You can find this kind of boosterism among nonliberals as well, but it seems to come off the fringes and comments sections more. To repeat: I see plenty from the right that expresses this type of sentiment - more hardworking, more independent, what-have-you. But posters and essay-writers usually stop quite short of that. There are qualifiers, acknowledgements that not all the virtue is on one side. It may be insincere and a mere politeness, but what then do we say about those who will not even be polite? Who do not have the simple thoughts of "Gee, what's this sound like if I reverse it? If I put it in the mouth of a Jew or a Virginian? Is this fair? Is this insulting?"

So do these people want like, T-shirts and hats to show their Liberal Pride, or something? Or is that just not cool, so they just do bumperstickers instead?

Here's the kicker: this is the same group that is so appalled about any expression of American Exceptionalism, which they see as a mindless jingoism, dangerous to the world. Recall, for example, Obama's backpedaling that his belief in American Exceptionalism was equivalent to Greek or Polish exceptionalism. I don't think you could find many liberals who would say that about liberal exceptionalism, being essentially the same thing as conservative.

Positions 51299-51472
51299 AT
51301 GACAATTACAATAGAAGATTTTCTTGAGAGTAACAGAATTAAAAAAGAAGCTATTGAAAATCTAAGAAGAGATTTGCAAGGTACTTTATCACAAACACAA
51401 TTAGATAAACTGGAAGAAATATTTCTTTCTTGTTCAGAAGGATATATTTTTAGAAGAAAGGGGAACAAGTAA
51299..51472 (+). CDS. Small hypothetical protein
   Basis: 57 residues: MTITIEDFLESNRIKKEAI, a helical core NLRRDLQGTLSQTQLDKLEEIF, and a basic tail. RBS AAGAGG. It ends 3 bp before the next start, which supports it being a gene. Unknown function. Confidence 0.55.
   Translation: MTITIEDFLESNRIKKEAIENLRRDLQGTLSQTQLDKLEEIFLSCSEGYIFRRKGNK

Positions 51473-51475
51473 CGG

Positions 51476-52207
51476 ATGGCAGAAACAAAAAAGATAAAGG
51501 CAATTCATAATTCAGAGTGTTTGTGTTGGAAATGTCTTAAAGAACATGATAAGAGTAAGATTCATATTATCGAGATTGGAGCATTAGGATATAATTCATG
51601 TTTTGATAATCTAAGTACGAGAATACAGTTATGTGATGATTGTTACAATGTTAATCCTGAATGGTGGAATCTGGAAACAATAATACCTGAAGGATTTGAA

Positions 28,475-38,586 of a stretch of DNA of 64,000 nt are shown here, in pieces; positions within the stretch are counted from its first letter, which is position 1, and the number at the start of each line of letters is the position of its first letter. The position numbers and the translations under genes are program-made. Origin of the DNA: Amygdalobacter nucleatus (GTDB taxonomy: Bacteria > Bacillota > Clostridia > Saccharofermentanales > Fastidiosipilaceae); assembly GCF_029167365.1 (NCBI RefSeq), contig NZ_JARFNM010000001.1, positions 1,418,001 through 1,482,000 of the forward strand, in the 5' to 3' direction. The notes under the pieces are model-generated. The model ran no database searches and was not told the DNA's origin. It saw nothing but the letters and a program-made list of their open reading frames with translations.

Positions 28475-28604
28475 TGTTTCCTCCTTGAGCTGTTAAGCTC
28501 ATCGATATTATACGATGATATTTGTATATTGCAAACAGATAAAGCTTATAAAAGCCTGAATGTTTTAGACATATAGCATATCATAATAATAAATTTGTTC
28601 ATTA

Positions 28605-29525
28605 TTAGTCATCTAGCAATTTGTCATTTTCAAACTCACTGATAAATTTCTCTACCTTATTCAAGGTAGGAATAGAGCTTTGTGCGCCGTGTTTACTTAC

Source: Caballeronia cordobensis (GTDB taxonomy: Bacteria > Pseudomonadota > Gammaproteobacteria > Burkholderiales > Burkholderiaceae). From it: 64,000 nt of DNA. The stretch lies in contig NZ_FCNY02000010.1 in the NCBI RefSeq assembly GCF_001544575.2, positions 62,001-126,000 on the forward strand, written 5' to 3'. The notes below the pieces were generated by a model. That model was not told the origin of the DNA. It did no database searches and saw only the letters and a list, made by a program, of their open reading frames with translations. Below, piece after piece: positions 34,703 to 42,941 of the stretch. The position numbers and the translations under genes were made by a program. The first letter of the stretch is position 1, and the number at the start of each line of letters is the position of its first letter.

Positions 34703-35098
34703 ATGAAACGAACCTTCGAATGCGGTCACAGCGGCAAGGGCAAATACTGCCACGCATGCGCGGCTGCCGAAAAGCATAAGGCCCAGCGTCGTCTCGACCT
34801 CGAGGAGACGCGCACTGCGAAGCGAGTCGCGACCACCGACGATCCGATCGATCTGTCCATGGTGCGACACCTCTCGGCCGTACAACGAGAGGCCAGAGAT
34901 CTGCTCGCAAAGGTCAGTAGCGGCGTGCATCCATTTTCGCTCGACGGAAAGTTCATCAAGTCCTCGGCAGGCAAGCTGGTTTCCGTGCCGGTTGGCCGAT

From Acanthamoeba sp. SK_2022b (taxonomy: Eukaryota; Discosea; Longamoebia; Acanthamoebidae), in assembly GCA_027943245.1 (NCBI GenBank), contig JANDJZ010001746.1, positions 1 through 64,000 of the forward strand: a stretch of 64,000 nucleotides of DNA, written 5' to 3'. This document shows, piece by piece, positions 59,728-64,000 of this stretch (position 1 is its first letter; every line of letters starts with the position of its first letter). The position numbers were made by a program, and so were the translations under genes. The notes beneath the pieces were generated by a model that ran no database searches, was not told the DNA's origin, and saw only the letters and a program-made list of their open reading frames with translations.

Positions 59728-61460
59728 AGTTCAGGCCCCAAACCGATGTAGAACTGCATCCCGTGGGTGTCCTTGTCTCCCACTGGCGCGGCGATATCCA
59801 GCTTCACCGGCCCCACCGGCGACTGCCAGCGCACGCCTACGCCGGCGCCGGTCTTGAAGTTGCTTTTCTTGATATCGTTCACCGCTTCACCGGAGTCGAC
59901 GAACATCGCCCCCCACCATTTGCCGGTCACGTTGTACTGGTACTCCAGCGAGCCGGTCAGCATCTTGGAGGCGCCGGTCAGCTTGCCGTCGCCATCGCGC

It's almost as if their real loyalty...

Nah. Couldn't be.


Gringo said...

Here's the kicker: this is the same group that is so appalled about any expression of American Exceptionalism, which they see as a mindless jingoism, dangerous to the world. Recall, for example, Obama's backpedaling that his belief in American Exceptionalism was equivalent to Greek or Polish exceptionalism. I don't think you could find many liberals who would say that about liberal exceptionalism, being essentially the same thing as conservative.